Dark spots on papayas are typically caused by a fungal disease known as black spot, which is caused by the fungus Asperisporium caricae. The spots on the fruit are usually small, dark, and sunken, and can cause the fruit to become unappetizing and unsuitable for consumption

The texture

A ripe papaya should have a firm texture and give slightly when squeezed. It is spoiled if it is overly soft, like it is crumbling apart when you touch it. 

As a papaya ripens, its texture softens due to the breakdown of the fruit’s cell walls and the conversion of starches to sugars. The production of ethylene gas during this process triggers the fruit to soften.

Mold growth

A lot of times, cut papayas have molds inside them which is because of the moisture content from air. It is best not to eat that papaya at all as it can lead to food poisoning. 

There are many fungi associated with ripe fruit rots, and Colletotrichum gloeosporioides is considered the most common causing anthracnose in papaya and other fruits.

The smell 

Papayas usually have a sweet and fruity smell which is unlike any other fruit but once they start going bad, papayas start to smell like a fermented fruit. This foul smell can be observed if you uncover the food or take it out of the fridge. 

The bitter in taste 

Spoiled papayas have a bitter taste which makes it difficult to even swallow the fruit. The taste makes the fruit very stale and bad to taste.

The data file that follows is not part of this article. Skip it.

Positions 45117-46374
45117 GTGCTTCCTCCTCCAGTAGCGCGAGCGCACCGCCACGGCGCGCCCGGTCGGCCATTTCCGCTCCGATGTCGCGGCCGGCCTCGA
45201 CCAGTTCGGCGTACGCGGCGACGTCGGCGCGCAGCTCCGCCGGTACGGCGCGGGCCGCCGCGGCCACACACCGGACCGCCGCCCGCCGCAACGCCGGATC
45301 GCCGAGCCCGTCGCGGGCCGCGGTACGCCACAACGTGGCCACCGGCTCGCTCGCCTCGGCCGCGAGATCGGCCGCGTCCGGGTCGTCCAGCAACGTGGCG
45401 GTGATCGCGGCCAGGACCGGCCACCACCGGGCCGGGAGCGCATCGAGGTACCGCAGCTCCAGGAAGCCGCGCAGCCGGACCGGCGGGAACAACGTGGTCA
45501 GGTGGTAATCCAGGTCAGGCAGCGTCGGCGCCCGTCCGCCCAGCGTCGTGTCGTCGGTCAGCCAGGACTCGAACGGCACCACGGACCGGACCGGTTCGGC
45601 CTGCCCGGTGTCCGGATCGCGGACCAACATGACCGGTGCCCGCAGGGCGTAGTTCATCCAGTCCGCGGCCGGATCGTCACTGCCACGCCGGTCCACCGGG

How to store papaya?

To store the whole papaya, you must consider the papayas’ stage of development.

  • For mature-green to one-fourth yellow papayas 13 °C is the recommended storage temperature for up to 21 days.
  • For partially ripe (one-fourth to one-half yellow) papayas is 10 °C. 
  • For ripe (more than one-half yellow) papayas 7 °C.

To keep papayas fresh, store them in an airtight container or wrapped in plastic if they are cut or sliced. Use the papaya within two to three days after placing the container or wrapped fruit in the refrigerator (3, 4).

Can you freeze papaya?

Yes, you can freeze papaya. However, if you want to freeze papaya, keep in mind that freezing it can cause the fruit to become soft, develop brown spots, and lose its flavor and nutritional value. In severe cases, the fruit may become completely unusable. 

Freezing injury can also affect the texture of papaya. When papaya is exposed to freezing temperatures, the water inside the fruit can form ice crystals, which can damage the cells and cause the fruit to become mushy and lose its firmness (3).